“My resignation will occur several months earlier that I had originally anticipated,” he said to 700 Episcopalians gathered at the Episcopal Diocese of Virginia’s annual council at the Reston Hyatt, “but I believe it is an appropriate and necessary response to the realities we face.”
His early resignation will save the diocese $63,000, one-quarter of his salary package that includes housing, travel and other benefits, according to diocesan treasurer Mike Kerr.
The loss of 11 conservative Northern Virginia churches in 2006 over issues of biblical authority and homosexuality, the ensuing lawsuit over church property that the diocese is appealing to the Virginia Supreme Court and an economic crisis that has dried up church contributions nationwide soured Bishop Lee’s recent tenure.
One of the Episcopal Church’s three most senior bishops, Bishop Lee, 70, has since 1984 ordained 235 deacons, 190 priests and confirmed 15,982 people. Under his leadership, Virginia became the country’s largest diocese at 95,000 members.
“I would like to finish this ministry with a sense of accomplishment and completion,” said the bishop, in a wistful speech sprinkled with words such as “incompleteness” and “unfinished.”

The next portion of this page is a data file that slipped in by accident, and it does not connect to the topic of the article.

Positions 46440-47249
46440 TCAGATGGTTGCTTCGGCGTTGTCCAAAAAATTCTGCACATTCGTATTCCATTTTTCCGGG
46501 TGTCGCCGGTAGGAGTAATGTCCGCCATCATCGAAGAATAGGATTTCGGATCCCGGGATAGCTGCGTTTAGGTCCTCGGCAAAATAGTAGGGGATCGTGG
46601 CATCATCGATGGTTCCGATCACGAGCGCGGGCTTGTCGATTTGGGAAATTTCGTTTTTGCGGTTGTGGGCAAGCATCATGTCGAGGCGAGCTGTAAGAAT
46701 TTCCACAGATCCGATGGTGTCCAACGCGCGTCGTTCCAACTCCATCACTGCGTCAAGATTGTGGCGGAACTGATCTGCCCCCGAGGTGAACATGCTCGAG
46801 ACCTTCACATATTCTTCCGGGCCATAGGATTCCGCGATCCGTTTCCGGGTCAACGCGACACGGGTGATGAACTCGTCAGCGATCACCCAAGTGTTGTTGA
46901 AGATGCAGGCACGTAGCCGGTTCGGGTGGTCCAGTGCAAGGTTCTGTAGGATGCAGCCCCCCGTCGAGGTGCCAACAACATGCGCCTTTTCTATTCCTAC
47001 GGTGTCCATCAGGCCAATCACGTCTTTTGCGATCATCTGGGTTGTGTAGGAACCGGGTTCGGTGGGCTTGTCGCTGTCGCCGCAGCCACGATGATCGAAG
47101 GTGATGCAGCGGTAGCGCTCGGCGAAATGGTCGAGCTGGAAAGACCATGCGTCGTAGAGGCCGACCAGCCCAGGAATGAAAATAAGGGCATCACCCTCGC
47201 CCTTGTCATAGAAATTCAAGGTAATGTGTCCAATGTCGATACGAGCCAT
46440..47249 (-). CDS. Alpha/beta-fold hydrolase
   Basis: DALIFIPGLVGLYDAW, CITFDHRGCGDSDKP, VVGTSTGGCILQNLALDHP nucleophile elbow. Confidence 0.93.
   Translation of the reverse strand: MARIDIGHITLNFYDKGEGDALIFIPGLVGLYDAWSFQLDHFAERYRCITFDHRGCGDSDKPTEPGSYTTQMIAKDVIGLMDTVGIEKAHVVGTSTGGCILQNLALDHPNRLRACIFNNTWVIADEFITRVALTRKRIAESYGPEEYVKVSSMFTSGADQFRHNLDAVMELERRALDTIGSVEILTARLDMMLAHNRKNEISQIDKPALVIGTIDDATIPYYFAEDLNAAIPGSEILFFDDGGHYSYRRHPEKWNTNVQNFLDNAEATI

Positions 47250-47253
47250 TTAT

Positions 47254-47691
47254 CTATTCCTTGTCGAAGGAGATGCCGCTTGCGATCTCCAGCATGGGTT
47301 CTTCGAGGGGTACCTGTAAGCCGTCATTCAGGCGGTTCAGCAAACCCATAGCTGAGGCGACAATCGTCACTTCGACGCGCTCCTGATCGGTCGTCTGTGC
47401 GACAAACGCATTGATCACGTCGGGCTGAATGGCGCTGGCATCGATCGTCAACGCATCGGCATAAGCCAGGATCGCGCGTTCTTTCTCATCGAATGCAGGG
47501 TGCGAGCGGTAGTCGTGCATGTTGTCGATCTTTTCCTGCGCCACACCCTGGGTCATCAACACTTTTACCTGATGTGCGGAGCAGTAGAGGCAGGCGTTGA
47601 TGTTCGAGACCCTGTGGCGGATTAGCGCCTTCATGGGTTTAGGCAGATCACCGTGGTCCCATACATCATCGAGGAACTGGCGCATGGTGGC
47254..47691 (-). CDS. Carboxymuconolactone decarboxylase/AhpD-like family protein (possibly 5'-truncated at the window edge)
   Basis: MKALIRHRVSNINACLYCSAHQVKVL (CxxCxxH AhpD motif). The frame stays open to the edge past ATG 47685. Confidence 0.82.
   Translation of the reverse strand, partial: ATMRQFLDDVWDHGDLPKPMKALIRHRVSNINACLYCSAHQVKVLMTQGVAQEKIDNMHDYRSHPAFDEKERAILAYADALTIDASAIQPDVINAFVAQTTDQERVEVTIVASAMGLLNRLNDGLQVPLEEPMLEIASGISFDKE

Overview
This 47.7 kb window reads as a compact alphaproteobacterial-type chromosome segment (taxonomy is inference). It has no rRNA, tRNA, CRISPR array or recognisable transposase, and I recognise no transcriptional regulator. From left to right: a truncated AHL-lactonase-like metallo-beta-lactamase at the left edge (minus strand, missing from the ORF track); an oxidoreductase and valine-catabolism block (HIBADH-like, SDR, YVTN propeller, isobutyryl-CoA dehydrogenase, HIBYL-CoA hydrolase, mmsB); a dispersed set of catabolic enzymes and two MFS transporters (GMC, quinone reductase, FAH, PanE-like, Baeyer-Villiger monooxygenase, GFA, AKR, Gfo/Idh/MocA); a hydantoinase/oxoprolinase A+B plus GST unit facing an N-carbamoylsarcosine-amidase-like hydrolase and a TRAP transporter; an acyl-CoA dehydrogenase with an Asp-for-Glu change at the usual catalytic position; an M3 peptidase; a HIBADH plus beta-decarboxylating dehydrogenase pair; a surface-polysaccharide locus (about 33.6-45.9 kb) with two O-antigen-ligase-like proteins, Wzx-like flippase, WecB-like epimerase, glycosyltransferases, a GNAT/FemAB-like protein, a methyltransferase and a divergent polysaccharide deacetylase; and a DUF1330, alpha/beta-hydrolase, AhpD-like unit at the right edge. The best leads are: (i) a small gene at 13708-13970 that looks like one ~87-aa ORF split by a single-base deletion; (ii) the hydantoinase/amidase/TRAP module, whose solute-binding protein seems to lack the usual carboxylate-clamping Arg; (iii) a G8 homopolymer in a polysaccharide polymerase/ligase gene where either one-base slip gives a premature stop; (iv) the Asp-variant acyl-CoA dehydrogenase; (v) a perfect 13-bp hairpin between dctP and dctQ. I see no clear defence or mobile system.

“The final months of our ministry together will not be a time of tidy endings … In our incompleteness, we wait for Christ’s victory and completion, not our own,” he said.
The bishop, who plans to move to Chapel Hill, N.C., was given a lengthy standing ovation. He will be replaced by Bishop Shannon S. Johnston, 50, who was elected in 2007 to succeed Bishop Lee.
The Episcopal Diocese of Virginia — now at 80,000 members — is proposing an increase of $22,927 for a $4.8 million 2009 budget; a bare-bones amount, Bishop Lee said, because of lackluster contributions from 180 parishes and missions.
“We continue to live with the lowest level of parish giving to the diocese of any diocese in the Episcopal Church,” he said. “That is an unacceptable legacy as we prepare to support the transition to Bishop Johnston’s leadership,” Bishop Lee said.
Although the diocese operates on a “Virginia plan” of voluntary giving from its churches, the diocesan Web site suggests amounts ranging from 8 percent to 16 percent of a parish’s budget. The diocesan average, Mr. Kerr said, is 6 percent.
The diocese is also paying interest on a $2 million line of credit it took out a year ago to fund the lawsuit. Interest payments on the loan jumped from $70,000 in 2008 to $105,000 this year.
The Episcopal Fund, a diocesan endowment, is paying the interest. The diocese will pay back the fund, the bishop said, with sales of unused church property when the real estate market improves.
The council meeting will end Saturday at noon.
Julia Duin is the Times’ religion editor. She has a master’s degree in religion from Trinity School for Ministry (an Episcopal seminary) and has covered the beat for three decades. Before coming to The Washington Times, she worked for five newspapers, including a stint as a religion writer for the Houston Chronicle and a year as city editor at the ...
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